And your point is...

The skeptic's mudball.
Perfect symmetry and rationality is impossible either in long-lived coherent thought structures or in human utopias. Dostoevsky's nihilistic underground man sat in his dank garret and sneered at the nineteenth century's attempts to build a magnificent Crystal Palace of knowledge; this century's answer, the Unabomber, lashed out at the technological structure of knowledge altogther.

Peirce posits the need to make a complete survey of knowledge before any coherent philosophical system can be constructed. How can this be reconciled with his later claim that "arbitrary heterogeneity is the feature of the universe most manifest and characteristic"? How can be believe, as Murray suggests, that logic requires a specific philosophical position? This seems one of the strangest contradictions in his philosophy; an insistence on an absolutely ordered architectonic philosophical structure and a simultaneous recognition of the power of chance and evolution in the universe as a whole.

Approaching the question of formalism from a somewhat more theoretical and critical viewpoint, the deconstructionist critique is particularly interesting in its total embrace of process. One of its most prominent proponents, Derrida, writes:

"Henceforth, it was necessary to begin thinking that there was no center, that the center could not be thought in the form of a present-being, that the center had no natural site, that it was not a fixed locus but function, a sort of nonlocus in which an infinite number of sign-substitutions came into play. This was the moment when language invaded the universal problematic, the moment when, in the absence of a center or origin, everything became discourse- provided we can agree on this word -that is to say, a system in which the central signified, the original or transcendental signified, is never absolutely present outside a system of differences."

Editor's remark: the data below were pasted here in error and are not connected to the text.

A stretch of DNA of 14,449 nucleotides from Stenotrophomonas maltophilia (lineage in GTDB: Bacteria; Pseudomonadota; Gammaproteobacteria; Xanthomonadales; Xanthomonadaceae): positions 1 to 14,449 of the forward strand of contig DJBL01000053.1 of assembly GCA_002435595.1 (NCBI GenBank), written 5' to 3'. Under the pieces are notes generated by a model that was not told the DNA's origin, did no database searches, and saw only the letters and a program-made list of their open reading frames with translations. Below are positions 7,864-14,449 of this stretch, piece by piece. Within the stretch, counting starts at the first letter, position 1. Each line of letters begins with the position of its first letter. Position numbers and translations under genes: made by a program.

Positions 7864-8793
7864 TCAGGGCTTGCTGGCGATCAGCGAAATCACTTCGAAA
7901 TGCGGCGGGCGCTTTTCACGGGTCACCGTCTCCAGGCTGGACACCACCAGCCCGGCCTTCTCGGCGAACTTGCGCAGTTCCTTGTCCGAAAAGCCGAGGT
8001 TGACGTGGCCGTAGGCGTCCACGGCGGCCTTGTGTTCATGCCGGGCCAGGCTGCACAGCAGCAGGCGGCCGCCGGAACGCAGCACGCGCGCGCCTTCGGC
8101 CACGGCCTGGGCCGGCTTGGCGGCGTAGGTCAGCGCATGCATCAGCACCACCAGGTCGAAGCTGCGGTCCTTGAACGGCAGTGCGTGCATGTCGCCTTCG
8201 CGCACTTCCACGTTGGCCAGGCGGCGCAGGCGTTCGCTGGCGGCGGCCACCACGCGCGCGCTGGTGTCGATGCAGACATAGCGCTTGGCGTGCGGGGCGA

Hence there is no center. The house has no walls. Derrida and Peirce can't both be right, can they? Is the answer somewhere in between? Maybe the search itself is what validates the whole endeavor.

In light of this, can we still believe Cassirer's claim to have developed a full-fledged philosophy of symbolic forms? If Saussure is right, the sign (or signifier, as he calls it) is completely arbitrary in any case. How can we base an entire philosophy on an accidental conjugation of meaning and symbol? It doesn't seem to me like philosophy can claim to find a place above this canvas to judge it. A systemic system of culture such as both Peirce and Cassirer seem to advocate is ultimately stifling to any diversity of meaning. The crystal spheres were lovely to behold, and it was comforting to know that each thing had its place in the Great Chain of Being. Yet when they were shattered, mankind's horizons increased immeasurably.

Back to Cassirer.

More on Peirce.

Return to the Architectonic

this page written by Sheri Simmons '99

May 25, 1996